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Cancer Survivor Gives Back

When Narges Rothermel picks up the hotline phone at the Adelphi NY Statewide Breast Cancer Hotline where she is a volunteer, sometimes the person calling is newly diagnosed and frightened. “When I tell them I’m a 35 year survivor, they don’t hear me. I again say I had breast cancer 35 years ago. There is a pause. And then they say, ‘Really!?’ and I hear hope replacing the fear.” 

 

Narges did not have a hotline to call when she was diagnosed in 1978 when she was 37 years old, with two young children. She says cancer was the last thing she expected. She wasn’t overweight; she wasn’t a smoker. My doctor and nurse and I thought maybe it was backed up milk after I stopped nursing my son. It was breast cancer. “Your life just stops,” she said. “There was a wall in front of me.” 

 

Her four-year-old daughter Miriam and three-year-old son Peter became her focus. Not knowing if she would survive, she decided to write poems for them in English instead of her native Farsi, which was the language she had used for her writing previously. “I wanted them to know something about their mother.” Thirty-five years ago breast cancer was viewed as a death sentence. Her first book of poetry was published under the title Wild Flowers.

 

Although Narges was born in Iran, her father was Russian and her mother Turkish/Russian. She received a nursing degree in Tehran, became instructor in the same nursing school and traveled to city of Isfahan, first as staff nurse then as director of a two-year program to train Licensed Practical Nurses. 

 

 Narges came to the United States from Iran when she was 28. She was accepted as an Exchange Visiting Nurse to Overlook Hospital in Summit New Jersey. She was also eager to escape the suffocating political atmosphere of Iran. “If you talked about and against the shah, the next day you were marked. My generation wanted freedom of speech.” After completing the two year program, she obtained an RN degree. She returned to Iran and found it was even more stifling.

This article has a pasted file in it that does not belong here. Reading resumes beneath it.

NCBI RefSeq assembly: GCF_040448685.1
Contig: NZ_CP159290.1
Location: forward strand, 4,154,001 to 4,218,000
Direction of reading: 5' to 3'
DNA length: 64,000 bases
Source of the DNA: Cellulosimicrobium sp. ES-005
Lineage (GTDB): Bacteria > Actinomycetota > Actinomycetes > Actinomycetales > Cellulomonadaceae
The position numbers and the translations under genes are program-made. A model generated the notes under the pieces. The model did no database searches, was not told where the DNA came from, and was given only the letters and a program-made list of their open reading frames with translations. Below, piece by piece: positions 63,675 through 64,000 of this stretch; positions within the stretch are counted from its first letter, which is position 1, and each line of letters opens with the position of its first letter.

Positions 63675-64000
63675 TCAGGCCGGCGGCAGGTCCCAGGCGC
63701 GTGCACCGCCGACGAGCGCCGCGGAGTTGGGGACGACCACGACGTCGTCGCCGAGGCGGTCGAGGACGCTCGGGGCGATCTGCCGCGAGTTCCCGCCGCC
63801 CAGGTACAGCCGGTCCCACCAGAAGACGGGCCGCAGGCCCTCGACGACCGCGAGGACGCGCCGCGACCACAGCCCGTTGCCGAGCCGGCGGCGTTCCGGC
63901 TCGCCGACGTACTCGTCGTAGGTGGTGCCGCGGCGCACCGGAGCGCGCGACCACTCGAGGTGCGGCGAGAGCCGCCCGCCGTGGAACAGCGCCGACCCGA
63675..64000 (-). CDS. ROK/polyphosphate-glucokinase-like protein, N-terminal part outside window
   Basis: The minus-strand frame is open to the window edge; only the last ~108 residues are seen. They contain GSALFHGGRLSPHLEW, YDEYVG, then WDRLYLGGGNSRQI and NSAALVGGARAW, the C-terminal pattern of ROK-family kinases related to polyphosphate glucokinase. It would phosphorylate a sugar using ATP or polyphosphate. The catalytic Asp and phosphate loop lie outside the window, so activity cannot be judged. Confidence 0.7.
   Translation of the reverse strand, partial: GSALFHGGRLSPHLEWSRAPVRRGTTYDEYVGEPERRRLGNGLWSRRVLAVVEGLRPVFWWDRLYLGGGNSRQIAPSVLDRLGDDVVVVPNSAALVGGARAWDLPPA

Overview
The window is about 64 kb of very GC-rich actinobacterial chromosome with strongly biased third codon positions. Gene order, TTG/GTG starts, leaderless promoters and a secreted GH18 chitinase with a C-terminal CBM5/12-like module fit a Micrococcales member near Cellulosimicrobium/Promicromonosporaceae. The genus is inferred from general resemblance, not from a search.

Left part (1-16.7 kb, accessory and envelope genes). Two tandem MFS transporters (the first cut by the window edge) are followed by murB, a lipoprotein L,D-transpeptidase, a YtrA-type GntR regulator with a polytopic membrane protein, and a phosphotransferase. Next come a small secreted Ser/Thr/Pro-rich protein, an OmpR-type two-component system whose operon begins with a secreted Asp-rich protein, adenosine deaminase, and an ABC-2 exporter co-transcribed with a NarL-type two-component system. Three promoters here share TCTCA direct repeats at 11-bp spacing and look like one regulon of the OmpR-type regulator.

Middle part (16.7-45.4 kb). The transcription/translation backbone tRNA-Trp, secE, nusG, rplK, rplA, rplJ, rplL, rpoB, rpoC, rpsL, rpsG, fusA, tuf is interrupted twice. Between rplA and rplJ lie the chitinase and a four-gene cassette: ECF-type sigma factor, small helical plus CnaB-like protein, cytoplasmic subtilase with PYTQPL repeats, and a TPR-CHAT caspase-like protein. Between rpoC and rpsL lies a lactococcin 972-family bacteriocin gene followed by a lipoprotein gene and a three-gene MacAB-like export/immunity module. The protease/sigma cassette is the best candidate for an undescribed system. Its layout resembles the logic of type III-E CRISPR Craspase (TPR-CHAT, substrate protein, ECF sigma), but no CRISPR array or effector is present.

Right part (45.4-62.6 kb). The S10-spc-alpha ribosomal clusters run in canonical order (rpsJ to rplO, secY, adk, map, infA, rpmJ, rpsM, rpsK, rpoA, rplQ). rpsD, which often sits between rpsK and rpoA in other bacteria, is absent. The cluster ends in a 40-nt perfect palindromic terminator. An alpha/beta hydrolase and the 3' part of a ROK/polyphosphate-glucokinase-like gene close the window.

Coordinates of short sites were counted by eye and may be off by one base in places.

She returned to the US, deciding to make this country her home. She met her husband-to-be at the wedding of a friend where she was maid of honor and he was best man. That evening Gary Rothermel told her the next wedding would be theirs.

 

When Narges had a new cancer in right breast in 1997, she knew about the Adelphi Program (as a nurse she had been referring people there for help) and she joined a support group. She says she found the program helpful and beneficial and volunteered so she could help others.

 

Narges is still writing poetry. Her second book, Rays and Shadows, published in October of 2012, is about her journey with breast cancer. She has donated the profits of her book, more than $400, to the Adelphi program. Both books are available in Levittown Library and can be purchased from Amazon.com. or from the author This e-mail address is being protected from spambots. You need JavaScript enabled to view it .